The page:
- The crisis rocking the National Assembly Legislative Forum (NASSLAF) is over
- Honourable Sam Melaye has been inaugurated as NASSLAF chairman
- The forum had been enmeshed in crisis since March 2016 after two factions emerged
The crisis rocking the National Assembly Legislative Forum finally came to an end on Wednesday, January 31, following the inauguration of Samuel Melaye as chairman of the forum.
The controversial elections, which held in March 2016, produced Honourable Samuel Melaye, who was the former chairman and John Udeh, as chairmen of two factional groups.
Speaking shortly after his inauguration, Melaye told journalists “that the forum would be registered with the Corporate Affairs Commission to enhance its engagement with the management of the National Assembly regarding members' welfare and conditions of service."
He also urged bona-fide members of NASSLAF and the general public to ignore the fictitious story meant to cause friction amongst members and portray NASSLAF in bad light.
Melaye, while pledging to protect the interest of the association, said he remains committed towards “uniting all members and protecting the collective interest of the National Assembly Legislative Aides, as diligent service to our bosses can only be achieved when the members work in unity.”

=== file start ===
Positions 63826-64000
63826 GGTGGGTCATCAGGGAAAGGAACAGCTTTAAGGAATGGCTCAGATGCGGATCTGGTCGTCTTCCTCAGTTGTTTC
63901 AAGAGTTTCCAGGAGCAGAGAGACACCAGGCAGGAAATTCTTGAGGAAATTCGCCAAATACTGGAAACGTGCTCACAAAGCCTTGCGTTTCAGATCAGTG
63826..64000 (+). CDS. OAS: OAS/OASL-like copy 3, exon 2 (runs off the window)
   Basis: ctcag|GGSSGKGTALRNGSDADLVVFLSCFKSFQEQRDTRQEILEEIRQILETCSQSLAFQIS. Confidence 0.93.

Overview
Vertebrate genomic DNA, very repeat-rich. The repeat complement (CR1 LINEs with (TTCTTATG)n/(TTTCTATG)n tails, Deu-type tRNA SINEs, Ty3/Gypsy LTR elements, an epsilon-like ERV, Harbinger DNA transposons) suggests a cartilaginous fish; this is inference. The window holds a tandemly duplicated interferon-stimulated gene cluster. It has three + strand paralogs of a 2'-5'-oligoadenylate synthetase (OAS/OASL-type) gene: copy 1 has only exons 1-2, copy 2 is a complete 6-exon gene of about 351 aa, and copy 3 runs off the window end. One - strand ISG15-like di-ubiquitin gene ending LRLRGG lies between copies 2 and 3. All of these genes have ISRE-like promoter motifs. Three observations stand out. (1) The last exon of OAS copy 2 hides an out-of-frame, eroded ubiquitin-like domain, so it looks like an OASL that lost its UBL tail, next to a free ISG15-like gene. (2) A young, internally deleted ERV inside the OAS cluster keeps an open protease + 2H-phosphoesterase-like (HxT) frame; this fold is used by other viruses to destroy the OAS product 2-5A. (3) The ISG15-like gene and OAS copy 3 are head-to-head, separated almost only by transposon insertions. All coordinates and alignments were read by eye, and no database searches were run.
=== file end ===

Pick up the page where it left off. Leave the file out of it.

Speaking on the issue, the clerk of the National Assembly, Alhaji Mohammed Sani-Omolori, said the issues which led to the existence of the two factions have been resolved.
According to him,“why the issue has not been resolved before now was due to the fact that security agencies and a team of legal experts were deployed to look into the issues that led to the division."
He acknowledged that “the outcome of inquiry revealed that there was a valid election,” adding that same “will be upheld by the management of the National Assembly.”
Sani-Omolori while stating that the National Assembly management will henceforth deal with the Sam Melaye-led executive, advised leaders of the association to work together in the interest of all legislative aides.
Meanwhile, the Public Senate, a group aiming to educate the Nigerian youth on advocacy and parliament, has emphasised on the need for young people to understand the true workings of the legislative arm of government.
Speaking with journalists on Wednesday, January 31, the representatives of group, after conducting young people around the Nigerian Senate complex, said the perception of the youth on parliament needs to change.
According to them, what the young people experienced would inspire them to work towards holding public offices.
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